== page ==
Entrepreneurs are in the business of selling something, whether it’s a product or service, which means you can’t afford to ignore customer satisfaction. In order to understand how customer satisfaction impacts your business, you have to measure it, and this is where most companies begin wandering off into unhelpful territory. If you want a real (and perhaps very sobering) view of customer satisfaction, read on.
Frederick F. Reichheld is a customer loyalty guru and a Fellow at global management consulting firm Bain & Company who cracked this difficult nut in his Harvard Business Review article, The One Number You Need to Grow. What he lays out is a very compelling case for what question you should be asking your customers, the scale you use to measure it, and the way you interpret the results.
Every company wants to see great customer satisfaction scores, which inevitably leads them to include people who are only barely satisfied in their count of those who are satisfied. This simply isn’t helpful because those barely satisfied customers are highly likely to switch to a competitor and aren’t serving as brand ambassadors. Reichheld argues you have to begin by asking the right question, which is this: “How likely is it that you would recommend [company X] to a friend or colleague?” That’s it – that’s the only question you need to ask because it gets at the key customer-related driver of growth and profitability, which is customer loyalty, not satisfaction per se. Your most loyal customers are those who are willing to recommend your company to others.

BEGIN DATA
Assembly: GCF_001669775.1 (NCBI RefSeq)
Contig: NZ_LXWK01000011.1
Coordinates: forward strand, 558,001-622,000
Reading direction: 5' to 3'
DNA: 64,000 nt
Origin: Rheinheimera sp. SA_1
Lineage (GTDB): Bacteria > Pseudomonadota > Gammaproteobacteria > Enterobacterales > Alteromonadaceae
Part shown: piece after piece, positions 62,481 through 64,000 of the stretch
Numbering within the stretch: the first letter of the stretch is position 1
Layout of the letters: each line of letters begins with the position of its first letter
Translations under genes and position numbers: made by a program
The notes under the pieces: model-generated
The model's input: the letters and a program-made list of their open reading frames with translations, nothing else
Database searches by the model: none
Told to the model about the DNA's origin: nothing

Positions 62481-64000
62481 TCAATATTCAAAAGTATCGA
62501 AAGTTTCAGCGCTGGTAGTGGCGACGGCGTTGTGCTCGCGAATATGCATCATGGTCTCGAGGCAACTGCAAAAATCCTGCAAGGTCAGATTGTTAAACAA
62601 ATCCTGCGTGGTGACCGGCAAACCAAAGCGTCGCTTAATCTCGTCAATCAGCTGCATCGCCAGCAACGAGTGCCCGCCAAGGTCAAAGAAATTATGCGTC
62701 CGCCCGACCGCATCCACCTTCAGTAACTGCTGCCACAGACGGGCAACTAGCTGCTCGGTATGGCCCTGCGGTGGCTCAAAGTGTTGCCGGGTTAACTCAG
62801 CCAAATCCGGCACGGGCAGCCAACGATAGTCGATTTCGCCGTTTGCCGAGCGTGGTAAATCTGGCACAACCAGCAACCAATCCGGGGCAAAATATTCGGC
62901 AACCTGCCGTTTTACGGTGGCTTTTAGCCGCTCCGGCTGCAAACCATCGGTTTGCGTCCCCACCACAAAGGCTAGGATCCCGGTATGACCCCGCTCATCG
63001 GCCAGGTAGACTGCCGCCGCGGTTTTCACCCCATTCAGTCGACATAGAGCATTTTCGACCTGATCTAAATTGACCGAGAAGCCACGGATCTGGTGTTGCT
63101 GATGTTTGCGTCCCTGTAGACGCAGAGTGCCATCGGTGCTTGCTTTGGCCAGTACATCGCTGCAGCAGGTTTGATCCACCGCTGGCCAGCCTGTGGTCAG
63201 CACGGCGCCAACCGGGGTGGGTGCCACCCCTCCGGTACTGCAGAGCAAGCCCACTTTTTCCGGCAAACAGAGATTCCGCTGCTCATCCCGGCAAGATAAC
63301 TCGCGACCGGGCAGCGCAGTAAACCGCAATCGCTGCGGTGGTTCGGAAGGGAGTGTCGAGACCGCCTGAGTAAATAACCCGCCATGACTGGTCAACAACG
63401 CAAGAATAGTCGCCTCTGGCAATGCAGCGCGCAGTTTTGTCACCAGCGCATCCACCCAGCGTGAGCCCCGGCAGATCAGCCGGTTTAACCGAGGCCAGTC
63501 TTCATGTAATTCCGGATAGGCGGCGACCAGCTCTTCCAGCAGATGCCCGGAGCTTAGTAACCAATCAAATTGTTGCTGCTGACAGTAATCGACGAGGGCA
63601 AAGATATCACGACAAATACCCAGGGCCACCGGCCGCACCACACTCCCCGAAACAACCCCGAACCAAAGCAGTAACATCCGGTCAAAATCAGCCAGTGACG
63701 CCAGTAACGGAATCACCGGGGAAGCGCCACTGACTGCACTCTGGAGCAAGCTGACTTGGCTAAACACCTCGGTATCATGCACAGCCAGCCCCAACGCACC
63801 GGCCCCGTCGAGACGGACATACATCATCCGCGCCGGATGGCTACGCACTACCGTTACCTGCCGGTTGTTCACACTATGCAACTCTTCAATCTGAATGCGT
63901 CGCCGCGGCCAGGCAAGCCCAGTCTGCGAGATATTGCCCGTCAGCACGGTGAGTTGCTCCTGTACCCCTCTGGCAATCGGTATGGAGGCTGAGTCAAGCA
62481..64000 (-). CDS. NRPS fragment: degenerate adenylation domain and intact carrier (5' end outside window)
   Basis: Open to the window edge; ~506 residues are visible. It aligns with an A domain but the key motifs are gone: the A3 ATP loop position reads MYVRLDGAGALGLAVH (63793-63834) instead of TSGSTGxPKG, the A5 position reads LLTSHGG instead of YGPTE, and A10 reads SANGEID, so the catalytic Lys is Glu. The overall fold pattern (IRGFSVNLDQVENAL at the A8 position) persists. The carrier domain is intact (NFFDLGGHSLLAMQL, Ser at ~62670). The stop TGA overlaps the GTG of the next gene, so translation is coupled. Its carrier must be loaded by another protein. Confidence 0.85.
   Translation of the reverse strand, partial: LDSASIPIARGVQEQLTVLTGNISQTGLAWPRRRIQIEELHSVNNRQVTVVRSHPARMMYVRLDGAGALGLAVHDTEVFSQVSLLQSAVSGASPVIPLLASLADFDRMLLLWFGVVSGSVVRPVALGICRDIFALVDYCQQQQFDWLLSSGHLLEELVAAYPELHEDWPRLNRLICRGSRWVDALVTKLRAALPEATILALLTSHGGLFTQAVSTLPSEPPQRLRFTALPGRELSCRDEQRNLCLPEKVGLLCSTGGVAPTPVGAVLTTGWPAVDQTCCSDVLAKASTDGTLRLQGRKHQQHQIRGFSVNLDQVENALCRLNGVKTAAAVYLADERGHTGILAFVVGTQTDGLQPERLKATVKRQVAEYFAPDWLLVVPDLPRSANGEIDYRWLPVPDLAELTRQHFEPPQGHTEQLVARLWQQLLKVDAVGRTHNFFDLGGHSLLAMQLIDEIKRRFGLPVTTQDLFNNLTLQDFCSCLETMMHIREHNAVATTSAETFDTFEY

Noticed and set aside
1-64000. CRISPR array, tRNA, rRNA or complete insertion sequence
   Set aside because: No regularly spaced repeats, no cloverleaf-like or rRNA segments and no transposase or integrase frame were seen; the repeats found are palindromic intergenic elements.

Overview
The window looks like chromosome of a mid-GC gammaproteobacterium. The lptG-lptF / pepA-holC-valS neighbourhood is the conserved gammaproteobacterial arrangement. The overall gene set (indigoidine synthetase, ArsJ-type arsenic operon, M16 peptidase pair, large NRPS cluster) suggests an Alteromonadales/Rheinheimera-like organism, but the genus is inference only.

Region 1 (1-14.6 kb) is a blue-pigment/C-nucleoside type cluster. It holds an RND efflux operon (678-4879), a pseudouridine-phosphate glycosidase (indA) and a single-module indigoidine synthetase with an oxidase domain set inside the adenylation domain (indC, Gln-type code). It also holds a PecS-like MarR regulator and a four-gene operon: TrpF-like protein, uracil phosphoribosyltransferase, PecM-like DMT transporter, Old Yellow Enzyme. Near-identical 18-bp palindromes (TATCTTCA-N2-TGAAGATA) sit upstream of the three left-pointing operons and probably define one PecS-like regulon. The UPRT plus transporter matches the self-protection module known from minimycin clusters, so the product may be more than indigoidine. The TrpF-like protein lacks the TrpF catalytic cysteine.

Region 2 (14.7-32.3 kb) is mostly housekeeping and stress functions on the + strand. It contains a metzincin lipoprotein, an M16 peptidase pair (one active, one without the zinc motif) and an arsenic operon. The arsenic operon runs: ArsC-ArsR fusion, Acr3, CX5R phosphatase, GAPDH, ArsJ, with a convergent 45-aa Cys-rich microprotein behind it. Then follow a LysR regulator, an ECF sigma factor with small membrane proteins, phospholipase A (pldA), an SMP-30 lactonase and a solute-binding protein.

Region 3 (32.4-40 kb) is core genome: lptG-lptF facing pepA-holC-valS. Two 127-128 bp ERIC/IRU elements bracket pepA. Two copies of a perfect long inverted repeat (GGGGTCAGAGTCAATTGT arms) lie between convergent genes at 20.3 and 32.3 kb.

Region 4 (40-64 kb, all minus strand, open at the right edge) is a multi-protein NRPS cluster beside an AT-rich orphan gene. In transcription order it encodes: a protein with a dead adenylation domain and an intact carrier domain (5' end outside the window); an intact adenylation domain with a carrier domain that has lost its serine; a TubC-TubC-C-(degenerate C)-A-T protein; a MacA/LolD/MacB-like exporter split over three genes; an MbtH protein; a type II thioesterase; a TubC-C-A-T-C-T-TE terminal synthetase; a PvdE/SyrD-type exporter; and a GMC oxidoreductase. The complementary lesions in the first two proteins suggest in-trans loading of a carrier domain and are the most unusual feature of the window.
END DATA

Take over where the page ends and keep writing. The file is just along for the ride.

Now comes the response categories, and the recommendation here is to use an eleven-point scale numbered zero to ten, where zero is the negative end of the scale (not at all likely to recommend) and ten is the positive end of the scale (extremely likely to recommend). People intuitively understand this kind of scale. The zero is obvious, and then respondents are left with a ten-point scale, and people rank things out of ten all the time. It’s easy and intuitive.
Then comes the part where you interpret the results. Keep in mind there are two goals here: To identify the people who are your most enthusiastic, loyal brand ambassadors and to avoid the grade-inflation that makes most measurement attempts worthless. Reichheld argues for grouping respondents into three categories. Those who give answers of nine or ten are the gold standard. They are your active promoters. You want all your customers in this category. Those who give a seven or eight are passively satisfied, so while you benefit from them purchasing your product or service, they aren’t actively engaged in promoting your brand. Everyone who gives a six or lower are interpreted as detractors. They are not only likely to switch to competitors but might even be angry and actively working against your company.
The one number you need to grow is your net-promoters score – the percentage of your customers who are promoters minus the percentage of customers who are detractors. When you find ways to increase your net-promoter by simultaneously reducing the number of detractors and increasing the number promoters, your company will grow.
If you’d like a more detailed treatment of this topic beyond the HBR article mentioned above, you might be interested in Reichholds related book, The Ultimate Question 2.0.